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Advice on route planning
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JC



Joined: Mar 10, 2012
Posts: 45

PostPosted: Sat Mar 10, 2012 6:10 pm    Post subject: Advice on route planning Reply with quote

Hi everyone.

Just joined so please be nice to me. I drove in the RAF from 2004 - 2007 and loved trucking. Have left my job as I got no satisfation from it. Going to drive in civvy street as driving trucks is what I am passionate about. When I drove in the RAF, we were exempt from tachographs. And also the routes were planned for us by the convoy commander so we never had to worry about bridges and heights etc. Can anyone give me tips on these two topics please? All help appreciated. I am extremely nervous. Waving Waving
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triple-tango



Joined: Dec 31, 2011
Posts: 204
Location: Holbeach, Lincs

PostPosted: Sat Mar 10, 2012 7:23 pm    Post subject: Reply with quote

My advice would be to find a local DCPC course on tachos.
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JC



Joined: Mar 10, 2012
Posts: 45

PostPosted: Sat Mar 10, 2012 7:45 pm    Post subject: Reply with quote

Thanks for the advice.
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Bigger Birdie
Site Admin


Joined: Nov 01, 2003
Posts: 10506
Location: Just trucking about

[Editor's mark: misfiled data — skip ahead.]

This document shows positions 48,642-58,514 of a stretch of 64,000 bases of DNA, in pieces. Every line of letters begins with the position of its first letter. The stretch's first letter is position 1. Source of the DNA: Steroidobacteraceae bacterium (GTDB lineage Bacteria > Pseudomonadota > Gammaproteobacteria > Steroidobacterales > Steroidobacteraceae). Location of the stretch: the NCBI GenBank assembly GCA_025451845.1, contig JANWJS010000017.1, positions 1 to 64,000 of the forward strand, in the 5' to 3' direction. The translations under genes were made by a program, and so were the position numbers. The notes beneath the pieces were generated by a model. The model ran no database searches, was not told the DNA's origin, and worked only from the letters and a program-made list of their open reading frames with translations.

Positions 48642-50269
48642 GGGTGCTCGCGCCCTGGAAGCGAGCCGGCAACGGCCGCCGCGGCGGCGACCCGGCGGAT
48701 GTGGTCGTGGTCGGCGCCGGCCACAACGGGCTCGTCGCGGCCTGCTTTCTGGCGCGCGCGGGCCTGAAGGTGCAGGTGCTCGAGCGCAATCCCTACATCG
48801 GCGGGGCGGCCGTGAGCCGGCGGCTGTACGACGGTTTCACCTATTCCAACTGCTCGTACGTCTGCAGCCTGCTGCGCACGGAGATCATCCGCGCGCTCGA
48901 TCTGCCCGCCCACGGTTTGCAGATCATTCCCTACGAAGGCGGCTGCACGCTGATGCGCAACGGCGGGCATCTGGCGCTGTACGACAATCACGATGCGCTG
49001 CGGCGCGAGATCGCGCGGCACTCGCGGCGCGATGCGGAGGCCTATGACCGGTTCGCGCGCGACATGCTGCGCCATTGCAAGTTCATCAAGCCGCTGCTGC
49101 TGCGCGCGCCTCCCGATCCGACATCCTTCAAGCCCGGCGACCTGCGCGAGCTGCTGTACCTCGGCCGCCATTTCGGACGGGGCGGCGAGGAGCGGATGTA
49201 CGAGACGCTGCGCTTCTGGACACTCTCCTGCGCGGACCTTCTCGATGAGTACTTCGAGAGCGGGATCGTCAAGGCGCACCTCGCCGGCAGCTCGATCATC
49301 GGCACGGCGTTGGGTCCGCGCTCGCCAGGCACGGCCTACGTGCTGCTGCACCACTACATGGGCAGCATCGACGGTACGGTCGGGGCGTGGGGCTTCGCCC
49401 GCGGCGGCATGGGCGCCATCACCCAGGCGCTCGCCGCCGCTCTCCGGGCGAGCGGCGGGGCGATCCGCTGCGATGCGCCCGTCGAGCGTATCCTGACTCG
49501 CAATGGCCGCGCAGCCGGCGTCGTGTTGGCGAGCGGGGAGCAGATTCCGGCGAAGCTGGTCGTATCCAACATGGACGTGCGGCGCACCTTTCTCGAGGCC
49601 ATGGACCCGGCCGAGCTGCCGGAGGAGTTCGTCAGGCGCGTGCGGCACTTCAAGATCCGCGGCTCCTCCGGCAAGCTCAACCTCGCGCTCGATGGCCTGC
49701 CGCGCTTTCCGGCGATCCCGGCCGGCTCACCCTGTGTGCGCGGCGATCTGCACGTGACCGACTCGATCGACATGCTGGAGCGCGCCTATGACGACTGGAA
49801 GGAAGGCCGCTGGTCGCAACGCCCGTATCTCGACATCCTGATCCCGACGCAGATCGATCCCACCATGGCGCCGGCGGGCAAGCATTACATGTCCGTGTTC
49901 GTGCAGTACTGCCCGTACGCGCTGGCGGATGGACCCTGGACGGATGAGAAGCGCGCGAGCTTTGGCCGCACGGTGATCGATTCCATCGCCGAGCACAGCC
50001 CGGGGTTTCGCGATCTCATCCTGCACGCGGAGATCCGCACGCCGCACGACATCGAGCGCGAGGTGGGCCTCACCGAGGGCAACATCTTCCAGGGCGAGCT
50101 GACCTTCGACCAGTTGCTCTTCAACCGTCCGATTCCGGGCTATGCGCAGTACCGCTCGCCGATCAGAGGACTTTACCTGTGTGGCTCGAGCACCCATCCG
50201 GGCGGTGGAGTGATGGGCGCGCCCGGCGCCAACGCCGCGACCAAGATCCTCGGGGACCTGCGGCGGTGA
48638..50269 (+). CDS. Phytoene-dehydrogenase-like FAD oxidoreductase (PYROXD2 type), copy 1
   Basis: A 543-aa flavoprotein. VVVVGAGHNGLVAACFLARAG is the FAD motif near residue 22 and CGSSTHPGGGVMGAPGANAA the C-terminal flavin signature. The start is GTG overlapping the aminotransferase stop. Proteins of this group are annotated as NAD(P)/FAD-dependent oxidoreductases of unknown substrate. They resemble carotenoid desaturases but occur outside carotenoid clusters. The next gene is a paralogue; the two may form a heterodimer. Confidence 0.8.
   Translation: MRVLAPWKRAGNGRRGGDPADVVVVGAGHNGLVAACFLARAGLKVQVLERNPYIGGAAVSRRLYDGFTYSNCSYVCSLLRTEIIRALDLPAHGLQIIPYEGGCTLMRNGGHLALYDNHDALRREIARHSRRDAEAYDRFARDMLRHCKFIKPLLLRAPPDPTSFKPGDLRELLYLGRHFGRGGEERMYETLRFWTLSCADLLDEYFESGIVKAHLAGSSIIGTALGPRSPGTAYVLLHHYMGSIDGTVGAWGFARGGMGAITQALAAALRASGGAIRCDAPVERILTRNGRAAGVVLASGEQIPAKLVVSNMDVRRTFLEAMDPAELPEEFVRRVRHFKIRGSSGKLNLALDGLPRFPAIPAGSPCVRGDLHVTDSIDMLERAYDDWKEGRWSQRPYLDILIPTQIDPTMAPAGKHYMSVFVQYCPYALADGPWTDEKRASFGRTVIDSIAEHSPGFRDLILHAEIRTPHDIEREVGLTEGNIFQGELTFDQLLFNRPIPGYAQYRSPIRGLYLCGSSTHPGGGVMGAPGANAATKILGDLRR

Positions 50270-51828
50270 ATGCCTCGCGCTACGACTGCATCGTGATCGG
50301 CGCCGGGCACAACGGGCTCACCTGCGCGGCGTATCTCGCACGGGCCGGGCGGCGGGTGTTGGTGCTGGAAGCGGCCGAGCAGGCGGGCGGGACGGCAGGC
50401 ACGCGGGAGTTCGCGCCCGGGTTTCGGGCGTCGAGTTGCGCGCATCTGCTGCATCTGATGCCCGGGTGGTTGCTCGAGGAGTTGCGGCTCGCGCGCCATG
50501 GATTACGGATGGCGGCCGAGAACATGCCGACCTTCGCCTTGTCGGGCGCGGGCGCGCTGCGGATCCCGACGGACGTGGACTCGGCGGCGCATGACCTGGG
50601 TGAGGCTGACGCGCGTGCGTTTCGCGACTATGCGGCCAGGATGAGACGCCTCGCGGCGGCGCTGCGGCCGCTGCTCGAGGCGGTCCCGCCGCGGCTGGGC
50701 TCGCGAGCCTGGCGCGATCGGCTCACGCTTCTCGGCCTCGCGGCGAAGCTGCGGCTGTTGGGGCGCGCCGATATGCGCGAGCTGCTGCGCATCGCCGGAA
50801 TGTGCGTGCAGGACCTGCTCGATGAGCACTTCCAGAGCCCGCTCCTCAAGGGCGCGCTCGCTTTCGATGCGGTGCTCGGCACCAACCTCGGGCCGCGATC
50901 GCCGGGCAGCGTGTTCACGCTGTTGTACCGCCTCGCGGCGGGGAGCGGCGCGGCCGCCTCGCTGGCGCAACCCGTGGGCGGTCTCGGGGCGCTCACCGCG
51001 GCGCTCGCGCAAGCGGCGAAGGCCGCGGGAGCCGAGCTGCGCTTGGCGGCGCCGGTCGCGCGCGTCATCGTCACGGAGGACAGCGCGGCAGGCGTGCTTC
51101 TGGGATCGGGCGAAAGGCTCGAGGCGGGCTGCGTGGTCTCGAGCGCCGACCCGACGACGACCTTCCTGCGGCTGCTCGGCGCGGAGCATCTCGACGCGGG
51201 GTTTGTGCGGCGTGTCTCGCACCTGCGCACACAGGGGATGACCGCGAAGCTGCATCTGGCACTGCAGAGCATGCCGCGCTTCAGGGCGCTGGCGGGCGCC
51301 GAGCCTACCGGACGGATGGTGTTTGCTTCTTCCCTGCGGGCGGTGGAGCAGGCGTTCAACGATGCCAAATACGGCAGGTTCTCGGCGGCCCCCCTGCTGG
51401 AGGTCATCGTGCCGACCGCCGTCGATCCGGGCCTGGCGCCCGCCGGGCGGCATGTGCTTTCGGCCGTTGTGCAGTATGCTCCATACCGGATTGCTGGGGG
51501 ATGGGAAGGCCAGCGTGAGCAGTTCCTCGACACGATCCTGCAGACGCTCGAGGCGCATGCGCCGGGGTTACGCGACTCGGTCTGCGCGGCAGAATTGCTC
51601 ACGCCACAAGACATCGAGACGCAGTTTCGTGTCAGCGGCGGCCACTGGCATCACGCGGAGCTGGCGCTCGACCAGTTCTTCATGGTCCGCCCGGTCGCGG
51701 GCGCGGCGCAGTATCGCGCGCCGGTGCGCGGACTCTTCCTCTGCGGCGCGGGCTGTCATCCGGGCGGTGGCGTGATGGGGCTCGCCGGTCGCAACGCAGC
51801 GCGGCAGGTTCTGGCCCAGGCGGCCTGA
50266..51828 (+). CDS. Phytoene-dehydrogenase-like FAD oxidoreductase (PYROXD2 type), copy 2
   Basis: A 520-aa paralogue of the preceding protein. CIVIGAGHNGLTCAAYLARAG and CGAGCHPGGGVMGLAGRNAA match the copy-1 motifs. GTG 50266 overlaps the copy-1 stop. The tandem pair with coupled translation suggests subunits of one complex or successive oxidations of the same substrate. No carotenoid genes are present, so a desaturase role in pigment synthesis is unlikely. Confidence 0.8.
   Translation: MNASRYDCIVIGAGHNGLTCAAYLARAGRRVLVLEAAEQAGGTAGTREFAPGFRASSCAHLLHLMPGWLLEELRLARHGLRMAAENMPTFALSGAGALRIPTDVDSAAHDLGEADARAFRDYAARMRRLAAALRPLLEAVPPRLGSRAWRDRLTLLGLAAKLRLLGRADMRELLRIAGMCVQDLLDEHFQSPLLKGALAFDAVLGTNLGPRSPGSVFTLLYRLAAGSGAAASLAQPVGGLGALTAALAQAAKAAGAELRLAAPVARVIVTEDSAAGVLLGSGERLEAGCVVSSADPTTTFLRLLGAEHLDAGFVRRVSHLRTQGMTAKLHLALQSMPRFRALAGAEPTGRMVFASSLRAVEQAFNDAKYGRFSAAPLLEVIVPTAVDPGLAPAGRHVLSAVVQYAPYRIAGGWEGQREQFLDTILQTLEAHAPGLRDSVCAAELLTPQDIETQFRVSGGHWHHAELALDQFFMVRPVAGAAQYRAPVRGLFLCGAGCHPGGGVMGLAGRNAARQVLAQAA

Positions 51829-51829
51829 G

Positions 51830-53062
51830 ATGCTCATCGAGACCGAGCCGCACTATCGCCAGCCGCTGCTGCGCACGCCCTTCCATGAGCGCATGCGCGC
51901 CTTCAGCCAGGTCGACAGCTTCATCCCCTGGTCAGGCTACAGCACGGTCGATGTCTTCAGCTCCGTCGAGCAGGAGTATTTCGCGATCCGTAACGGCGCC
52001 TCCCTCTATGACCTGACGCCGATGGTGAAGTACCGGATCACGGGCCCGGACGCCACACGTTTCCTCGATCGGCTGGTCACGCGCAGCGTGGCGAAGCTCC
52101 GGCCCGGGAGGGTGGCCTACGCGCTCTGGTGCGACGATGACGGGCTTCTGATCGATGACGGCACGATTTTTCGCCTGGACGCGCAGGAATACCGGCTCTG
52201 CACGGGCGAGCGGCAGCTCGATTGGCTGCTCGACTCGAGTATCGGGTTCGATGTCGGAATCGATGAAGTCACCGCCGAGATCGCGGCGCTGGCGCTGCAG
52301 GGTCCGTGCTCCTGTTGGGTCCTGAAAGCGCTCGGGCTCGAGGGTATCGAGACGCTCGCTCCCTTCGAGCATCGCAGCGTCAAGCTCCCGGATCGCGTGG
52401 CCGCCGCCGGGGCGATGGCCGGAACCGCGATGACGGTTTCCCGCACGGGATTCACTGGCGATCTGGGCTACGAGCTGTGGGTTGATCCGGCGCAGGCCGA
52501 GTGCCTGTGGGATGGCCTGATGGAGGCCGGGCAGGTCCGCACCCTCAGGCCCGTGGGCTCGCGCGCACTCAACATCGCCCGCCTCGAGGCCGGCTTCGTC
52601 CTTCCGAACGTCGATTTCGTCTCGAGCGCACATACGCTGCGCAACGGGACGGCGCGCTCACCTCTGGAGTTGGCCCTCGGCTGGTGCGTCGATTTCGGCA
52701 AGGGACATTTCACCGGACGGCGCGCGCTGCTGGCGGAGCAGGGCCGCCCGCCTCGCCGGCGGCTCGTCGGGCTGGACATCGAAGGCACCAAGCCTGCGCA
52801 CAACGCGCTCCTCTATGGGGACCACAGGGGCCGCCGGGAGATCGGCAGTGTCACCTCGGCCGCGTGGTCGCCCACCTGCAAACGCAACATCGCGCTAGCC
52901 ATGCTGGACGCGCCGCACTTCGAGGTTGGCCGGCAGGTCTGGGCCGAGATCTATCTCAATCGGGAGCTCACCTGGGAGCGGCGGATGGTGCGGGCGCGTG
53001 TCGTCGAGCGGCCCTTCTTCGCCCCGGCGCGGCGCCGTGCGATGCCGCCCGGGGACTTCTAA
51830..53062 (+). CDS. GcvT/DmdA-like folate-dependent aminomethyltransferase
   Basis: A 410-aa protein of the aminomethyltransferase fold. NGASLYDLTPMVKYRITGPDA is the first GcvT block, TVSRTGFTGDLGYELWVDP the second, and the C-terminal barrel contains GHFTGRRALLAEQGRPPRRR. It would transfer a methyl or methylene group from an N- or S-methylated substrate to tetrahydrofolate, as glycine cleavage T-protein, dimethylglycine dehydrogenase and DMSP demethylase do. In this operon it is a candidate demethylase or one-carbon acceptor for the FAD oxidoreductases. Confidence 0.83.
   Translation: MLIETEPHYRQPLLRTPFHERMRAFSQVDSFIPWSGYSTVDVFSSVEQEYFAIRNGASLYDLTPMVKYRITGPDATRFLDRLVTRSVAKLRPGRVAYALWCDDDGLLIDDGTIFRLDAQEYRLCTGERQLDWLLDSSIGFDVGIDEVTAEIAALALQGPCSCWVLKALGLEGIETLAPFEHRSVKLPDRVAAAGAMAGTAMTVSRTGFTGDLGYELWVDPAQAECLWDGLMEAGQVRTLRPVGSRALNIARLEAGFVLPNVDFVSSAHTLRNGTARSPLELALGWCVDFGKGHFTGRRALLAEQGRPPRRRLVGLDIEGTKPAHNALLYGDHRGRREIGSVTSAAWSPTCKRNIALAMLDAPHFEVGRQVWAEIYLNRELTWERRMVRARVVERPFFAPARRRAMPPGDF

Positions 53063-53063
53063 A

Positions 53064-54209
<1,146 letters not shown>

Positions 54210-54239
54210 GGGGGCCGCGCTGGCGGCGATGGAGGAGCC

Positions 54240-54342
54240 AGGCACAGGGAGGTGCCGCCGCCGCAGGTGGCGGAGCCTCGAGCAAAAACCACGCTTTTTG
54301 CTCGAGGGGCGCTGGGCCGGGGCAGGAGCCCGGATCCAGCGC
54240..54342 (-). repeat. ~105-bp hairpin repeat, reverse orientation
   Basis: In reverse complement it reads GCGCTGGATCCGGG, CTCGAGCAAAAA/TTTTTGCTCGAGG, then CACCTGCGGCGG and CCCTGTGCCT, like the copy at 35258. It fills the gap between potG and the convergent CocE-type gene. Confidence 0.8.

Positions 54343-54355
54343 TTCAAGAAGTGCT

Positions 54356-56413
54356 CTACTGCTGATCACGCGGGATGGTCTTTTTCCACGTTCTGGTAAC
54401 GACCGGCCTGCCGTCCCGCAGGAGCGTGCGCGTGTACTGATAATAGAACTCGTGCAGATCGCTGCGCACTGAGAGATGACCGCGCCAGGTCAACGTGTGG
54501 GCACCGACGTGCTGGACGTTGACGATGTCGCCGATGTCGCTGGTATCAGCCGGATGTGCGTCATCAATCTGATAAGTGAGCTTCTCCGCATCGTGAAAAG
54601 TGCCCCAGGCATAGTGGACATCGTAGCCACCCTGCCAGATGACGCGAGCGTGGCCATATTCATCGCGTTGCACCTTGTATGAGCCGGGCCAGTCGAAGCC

PostPosted: Sun Mar 11, 2012 8:28 am    Post subject: Reply with quote

Hullo JC, welcome to the PDF Waving

Route planning is as much art as science at times.

In theory the shortest route between two points is the quickest, but at times going a longer way on better roads rather than ploughing through a town centre will pay dividends.

Equally on occasions taking an A road between Town A and Town B is more efficient than returning to the nearest motorway. But there are times when the motorway is the better choice despite the extra mileage involved.

Making the right choice depends on the size of the vehicle and the load upon it ,as well as the time of day. I use some routes to avoid peak time traffic on others, and some roads I try to miss when I'm loaded.

A lot of it comes down to trial and error, and asking other drivers. Most drivers will happily share their routing knowledge, and if you come accross a route that works for you, stick with it.

I use a TomTom sat nav and a bridge height map myself, and have done for years now. The sat nav is invaluable for the final mile, particularly in towns. The bridge map I use to sort out my best route between places, even those I know. There is a foot or so difference in height between our lowest trailers and the higher ones, which means that just because I got in there last week, I might have to go another way the next time with a different trailer.

Using a map also lets you see all the roads in an area, making selecting the best one for you much easier.

HTH
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squarepeg
Site Admin


Joined: Sep 07, 2002
Posts: 12548
Location: Churchdown

PostPosted: Sun Mar 11, 2012 9:34 am    Post subject: Reply with quote

Hi JC Waving Welcome on board. We're nice to everyone Laughing Laughing

As said Tachographs and hours rules are (or can be) so complicated that I would strongly advice taking a proper day's course on them. This counts towards your DCPC which you will need in any case by 2014 should you be exempt (or before you start if you're not)

Route planning is an art in itself and 30 minutes spent planning before you start can save hours later.

You will need (at Best)

A Good Bridge height and weight restriction Map (Collins or AA)
A ruler
And if possible a sat nav.
When planning use the ruler to plot the shortest route between the two points i.e. a straight line. Then select the best roads in this order.